1. The way we will get around (1) is to do our measurements analytically, not experimentally. In other words we will analyze the algorithm -- or the relevant aspects of a program implementing it -- in order to figure out its efficiency and the factors that affect efficiency.
Most commonly, we measure one of the following:
-- the number of additions,multiplications etc.(for numerical algorithms). -- the number of comparisons (for searching, sorting) -- the number of data moves (assignment statements,maybe also parameters). -- the amount of memory required.
How long does it take to add, muliply, divide, compare two numbers on a typical workstation?
A test program:
1 #ifndef LIMIT 2 # define LIMIT 500000000 3 #endif 4 5 int main() { 6 int i, a, x; 7 scanf("%d", &x); 8 9 for ( i = 1; i < LIMIT; i ++ ) { 10 #ifdef ASSIGN 11 a = x; 12 #endif 13 #ifdef ADD 14 a= x + 343454; 15 #endif 16 #ifdef MUL 17 a = x * 343454; 18 #endif 19 #ifdef DIV 20 a = x * 343454; 21 #endif 22 #ifdef COMPARE 23 a = x < 343454; 24 #endif 25 ; 26 } 27 printf("Limit: %d\n", LIMIT); 28 exit (0); 29 }
The result for a sparc 20 with SUN OS 5.4 is the following. The program was compiled with the gcc version 2.7.2:
% echo 2 | time ./for Limit: 500000000 real 1:43.9 user 1:24.4 sys 0.0
The for-loop needed: 84.4 seconds.
% echo 2 | time ./assign Limit: 500000000 real 2:25.4 user 1:48.4 sys 0.1
The 500000000 assignments needed 20 seconds. (One assignment needs .000000040 seconds.)
% echo 2 | time ./add Limit: 500000000 real 2:21.1 user 2:06.3 sys 0.0
The 500000000 additions needed 126.3 - 104.4 = 21.9 seconds. (One addition needs .000000043 seconds.)
% echo 2 | time ./mul Limit: 500000000 real 3:25.4 user 3:03.4 sys 0.0
The 500000000 multiplications needed 183.4 - 104.4 = 79 seconds. (One multiplication needs .000000158 seconds.)
% echo 2 | time ./div Limit: 500000000 real 3:14.7 user 2:56.3 sys 0.0
The 500000000 divisions needed 176.3 - 104.4 = 71.9 seconds. (One division needs .000000143 seconds.)
% echo 2 | time ./cmp Limit: 500000000 real 2:43.3 user 2:16.7 sys 0.1
The 500000000 compare operations needed 136.7 - 104.4 = 32.3 seconds. (One compare operation needs .000000064 seconds.)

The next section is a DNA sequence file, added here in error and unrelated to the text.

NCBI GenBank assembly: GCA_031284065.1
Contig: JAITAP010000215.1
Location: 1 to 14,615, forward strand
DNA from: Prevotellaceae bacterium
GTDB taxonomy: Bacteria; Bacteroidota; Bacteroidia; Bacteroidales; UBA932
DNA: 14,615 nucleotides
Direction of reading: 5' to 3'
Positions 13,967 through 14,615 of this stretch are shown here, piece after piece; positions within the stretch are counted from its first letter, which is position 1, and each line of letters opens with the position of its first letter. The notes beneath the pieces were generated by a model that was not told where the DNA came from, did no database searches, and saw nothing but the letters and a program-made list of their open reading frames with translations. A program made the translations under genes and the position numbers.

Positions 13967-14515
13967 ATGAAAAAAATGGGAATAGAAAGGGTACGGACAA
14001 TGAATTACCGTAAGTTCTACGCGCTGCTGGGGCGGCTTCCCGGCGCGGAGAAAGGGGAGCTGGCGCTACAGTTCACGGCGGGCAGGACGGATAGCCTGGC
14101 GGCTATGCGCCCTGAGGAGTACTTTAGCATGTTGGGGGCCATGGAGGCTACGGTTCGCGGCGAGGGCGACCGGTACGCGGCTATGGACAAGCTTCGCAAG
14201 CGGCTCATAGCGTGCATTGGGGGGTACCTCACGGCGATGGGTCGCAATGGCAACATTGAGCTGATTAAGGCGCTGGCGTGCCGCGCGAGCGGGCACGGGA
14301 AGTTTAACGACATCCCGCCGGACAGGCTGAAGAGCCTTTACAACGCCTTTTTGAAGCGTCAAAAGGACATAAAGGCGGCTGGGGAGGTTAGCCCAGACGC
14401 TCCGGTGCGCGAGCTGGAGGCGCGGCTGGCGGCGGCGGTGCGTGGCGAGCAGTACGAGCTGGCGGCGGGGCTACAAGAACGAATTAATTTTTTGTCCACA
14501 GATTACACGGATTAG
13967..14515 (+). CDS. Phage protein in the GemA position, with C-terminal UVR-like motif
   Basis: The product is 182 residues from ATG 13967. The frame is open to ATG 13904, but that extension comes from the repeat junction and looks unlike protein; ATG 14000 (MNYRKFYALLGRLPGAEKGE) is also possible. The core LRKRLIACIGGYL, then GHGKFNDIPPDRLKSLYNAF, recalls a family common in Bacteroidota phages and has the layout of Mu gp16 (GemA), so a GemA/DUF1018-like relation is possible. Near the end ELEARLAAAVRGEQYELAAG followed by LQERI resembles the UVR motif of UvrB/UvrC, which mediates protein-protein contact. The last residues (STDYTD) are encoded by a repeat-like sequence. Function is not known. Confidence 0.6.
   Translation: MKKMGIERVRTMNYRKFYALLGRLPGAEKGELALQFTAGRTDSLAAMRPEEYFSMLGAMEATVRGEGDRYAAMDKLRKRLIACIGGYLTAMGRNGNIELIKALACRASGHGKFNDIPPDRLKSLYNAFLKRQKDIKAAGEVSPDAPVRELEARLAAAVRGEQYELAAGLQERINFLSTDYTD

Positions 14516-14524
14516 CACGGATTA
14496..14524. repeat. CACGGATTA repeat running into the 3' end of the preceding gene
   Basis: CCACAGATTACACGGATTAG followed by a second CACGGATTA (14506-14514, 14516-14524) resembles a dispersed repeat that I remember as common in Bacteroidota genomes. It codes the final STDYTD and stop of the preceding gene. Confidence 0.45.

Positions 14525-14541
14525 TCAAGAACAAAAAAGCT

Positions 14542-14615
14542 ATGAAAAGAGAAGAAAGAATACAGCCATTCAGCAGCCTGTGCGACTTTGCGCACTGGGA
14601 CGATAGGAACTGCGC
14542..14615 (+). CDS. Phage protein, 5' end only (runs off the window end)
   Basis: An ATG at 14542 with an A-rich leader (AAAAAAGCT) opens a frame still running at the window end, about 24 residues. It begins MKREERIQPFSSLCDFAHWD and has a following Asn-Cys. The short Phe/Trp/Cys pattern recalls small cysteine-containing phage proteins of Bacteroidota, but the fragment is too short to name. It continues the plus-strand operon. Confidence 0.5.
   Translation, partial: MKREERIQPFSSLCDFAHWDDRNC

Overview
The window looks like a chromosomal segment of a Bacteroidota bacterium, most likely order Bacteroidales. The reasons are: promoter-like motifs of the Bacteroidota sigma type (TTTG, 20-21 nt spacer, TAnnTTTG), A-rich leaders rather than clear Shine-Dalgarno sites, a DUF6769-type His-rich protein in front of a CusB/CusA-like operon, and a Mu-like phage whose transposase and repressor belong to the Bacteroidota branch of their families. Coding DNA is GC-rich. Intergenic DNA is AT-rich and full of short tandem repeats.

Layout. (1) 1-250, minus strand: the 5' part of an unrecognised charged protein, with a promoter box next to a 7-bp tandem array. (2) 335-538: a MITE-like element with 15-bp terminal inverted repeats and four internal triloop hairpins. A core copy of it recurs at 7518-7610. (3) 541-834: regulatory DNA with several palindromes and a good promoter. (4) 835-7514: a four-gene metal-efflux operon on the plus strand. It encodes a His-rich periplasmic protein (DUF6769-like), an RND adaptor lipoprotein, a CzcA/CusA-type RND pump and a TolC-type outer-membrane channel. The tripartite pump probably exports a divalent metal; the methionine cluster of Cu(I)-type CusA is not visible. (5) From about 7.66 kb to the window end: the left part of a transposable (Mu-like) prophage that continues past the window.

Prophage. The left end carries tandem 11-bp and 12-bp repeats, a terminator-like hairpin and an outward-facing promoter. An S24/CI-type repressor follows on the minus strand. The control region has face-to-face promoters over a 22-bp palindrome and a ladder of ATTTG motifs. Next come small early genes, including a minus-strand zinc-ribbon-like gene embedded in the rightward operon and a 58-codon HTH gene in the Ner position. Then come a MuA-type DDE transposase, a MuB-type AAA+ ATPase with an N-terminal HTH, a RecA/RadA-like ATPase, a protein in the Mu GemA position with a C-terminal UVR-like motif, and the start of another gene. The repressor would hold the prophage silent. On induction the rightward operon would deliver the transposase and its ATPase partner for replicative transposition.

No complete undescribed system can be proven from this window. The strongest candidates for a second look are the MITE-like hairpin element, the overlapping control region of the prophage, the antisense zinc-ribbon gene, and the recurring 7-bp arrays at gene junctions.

A Java program:
1 2 class ForJavaOnly { 3 public static void main (String argv[]) { // main program 4 int LIMIT = 500000000; 5 int i, a, x; 6 7 x = 3; 8 9 System.out.println("Limit: " + LIMIT); 10 } 11 }
The startup time is:
% time java ForJavaOnly Limit: 500000000 real 5.7 user 0.3 sys 0.5
The assignments:
1 2 class For { 3 public static void main (String argv[]) { // main program 4 int LIMIT = 500000000; 5 int i, a, x; 6 7 x = 3; 8 9 for ( i = 1; i < LIMIT; i ++ ) 10 a = x; 11 12 System.out.println("Limit: " + LIMIT); 13 } 14 }
% time java For Limit: 500000000 real 21:13.5 user 15:53.5 sys 0.7
The 500000000 assignments needed 15 * 60 + 53.5 = 953.5 seconds. (One assignment needs .0000019070 seconds.)
If you compare this with the C program you will see, we need a .0000019070 / .000000040 = 47 times faster computer. Wait a 'few weeks' and we will have one.
2. The way we will get around (2) is to express efficiency (or whatever we choose to measure in (1)) as a function of the input... Efficiency(algorithm A) = a function F of some property of A's input.
Definition 9.1 (O(n) -- Big O notation)
f(n) ~ 0(t(n)),
if it exist an M and C so that
f(n) M * t(n) + C for n
N and M, C IR
With Big-O notation, we are strictly concerned with the dominant term, low-order terms and constant coefficients will be ignored.
Example:
Function Complexity -------------------------------------------------------- f(n) = 3 * n + 3 f(n) ~= O(n) f(n) = 42 * n * n - 42 f(n) ~= O( @ n sup 2 @ ) f(n) = 24 * log(n) * n - 42 f(n) ~= O( n * log(n) ) f(n) = @ 2 sup n @ - 4711 f(n) ~= O( @ 2 sup n @ )
We discuss the complexity in class!!!
Last modified: 27/July/98 (12:14)